Monday Morning in the Preacher’s Study
First thoughts about next Sunday’s sermon
(14th Sunday after Pentecost, August 25, 2013)
In the Hebrews reading, we get three images of God through the three mountains of Sinai, Zion, and Calvary. Only Zion is named, but a close reading shows clear allusions to Sinai and Calvary. The author of Hebrews presents a spiritual geography with each mountain presenting a fuller picture of God without superseding the image that came before it.
Our reading says we have come, “to the blood that speaks a better word than the blood of Abel.” So I pause to ask, “What did Abel’s blood say?” After Abel’s murder, God tells Cain, “Listen! Your brother’s blood cries out to me from the ground. Now you are under a curse and driven from the ground, which opened its mouth to receive your brother’s blood.”
Abel’s blood cried out for justice through revenge by way of a curse. Jesus’ blood shed on Calvary cried out not for vengeance, but for justice through love. His sprinkled blood cried “enough” to the sacrificial system, paying the price of sin once, for all.
From the cloud hovering over Sinai, to the incense shrouded sanctuary in the Temple on Zion, to the darkness-enveloped Calvary, each mountain speaks of an encounter with the Holy. Theologian Rudolph Otto described “the Holy” as mysterium tremendum et fascinans—God is fearsome and yet fascinating. The people of Israel were both drawn to and fearful of God on Sinai and on Zion.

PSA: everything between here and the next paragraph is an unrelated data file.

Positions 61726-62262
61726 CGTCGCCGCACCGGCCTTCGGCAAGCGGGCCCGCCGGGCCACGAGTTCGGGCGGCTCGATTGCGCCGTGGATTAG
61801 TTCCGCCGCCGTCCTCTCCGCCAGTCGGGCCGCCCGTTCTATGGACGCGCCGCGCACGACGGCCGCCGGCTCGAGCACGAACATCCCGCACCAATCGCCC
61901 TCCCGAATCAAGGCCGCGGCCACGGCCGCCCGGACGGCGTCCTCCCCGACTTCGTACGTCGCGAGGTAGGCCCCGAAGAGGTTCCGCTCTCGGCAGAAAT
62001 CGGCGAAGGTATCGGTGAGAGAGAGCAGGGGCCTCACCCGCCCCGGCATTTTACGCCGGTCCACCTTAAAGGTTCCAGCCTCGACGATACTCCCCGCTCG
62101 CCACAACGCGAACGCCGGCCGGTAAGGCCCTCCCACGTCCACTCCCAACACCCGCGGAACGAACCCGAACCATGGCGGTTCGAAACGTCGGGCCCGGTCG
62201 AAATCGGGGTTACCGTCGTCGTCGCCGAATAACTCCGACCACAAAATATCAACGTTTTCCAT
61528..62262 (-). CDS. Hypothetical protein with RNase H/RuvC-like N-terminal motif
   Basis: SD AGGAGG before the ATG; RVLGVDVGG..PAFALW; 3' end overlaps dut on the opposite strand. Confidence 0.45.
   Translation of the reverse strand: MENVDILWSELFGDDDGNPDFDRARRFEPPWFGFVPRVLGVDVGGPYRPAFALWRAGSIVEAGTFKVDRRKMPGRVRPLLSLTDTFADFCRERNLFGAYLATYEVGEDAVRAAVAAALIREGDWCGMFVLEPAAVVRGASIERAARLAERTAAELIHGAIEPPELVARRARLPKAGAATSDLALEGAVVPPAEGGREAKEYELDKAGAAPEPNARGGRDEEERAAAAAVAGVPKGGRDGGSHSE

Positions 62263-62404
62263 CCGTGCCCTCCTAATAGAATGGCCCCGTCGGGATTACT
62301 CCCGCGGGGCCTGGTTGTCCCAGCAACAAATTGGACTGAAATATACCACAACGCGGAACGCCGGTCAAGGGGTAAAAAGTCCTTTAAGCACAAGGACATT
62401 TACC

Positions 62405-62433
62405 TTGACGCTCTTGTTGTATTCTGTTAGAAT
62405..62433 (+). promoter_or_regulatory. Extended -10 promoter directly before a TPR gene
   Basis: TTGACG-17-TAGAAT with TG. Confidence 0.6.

On Calvary, we encounter not the judgment of an uncaring judge, but an outpouring of love, as Luke will later record the words “Father, forgive them, for they know not what they do”. As with Aslan in C.S. Lewis’ Chronicles of Narnia, Jesus is neither safe nor tame, but good. God is a consuming fire. For those of us who through our baptisms were buried with Christ in his death and raised with him in resurrection are to respond in thankfulness and worship “with reverence and awe.”
I am wondering how worship this Sunday may be an awe-filled encounter with God through word, sacrament, and the flawed texts of our sermons. For after our worship, will we “have come to Mount Zion and to the city of the living God, the heavenly Jerusalem?” Or will it have been an encounter far short of inspiring awe?
My preaching (while not using the image) tends toward “What a friend we have in Jesus.” How might the sermon work with the music and liturgy to draw the congregation into an awe filled encounter fearsome and yet fascinating?
Frank Logue is a member of the APLM Council having served previously as its secretary. He is the Canon to the Ordinary of the Diocese of Georgia and blogs on congregational development at http://loosecanon.georgiaepiscopal.org
Photo by Frank Logue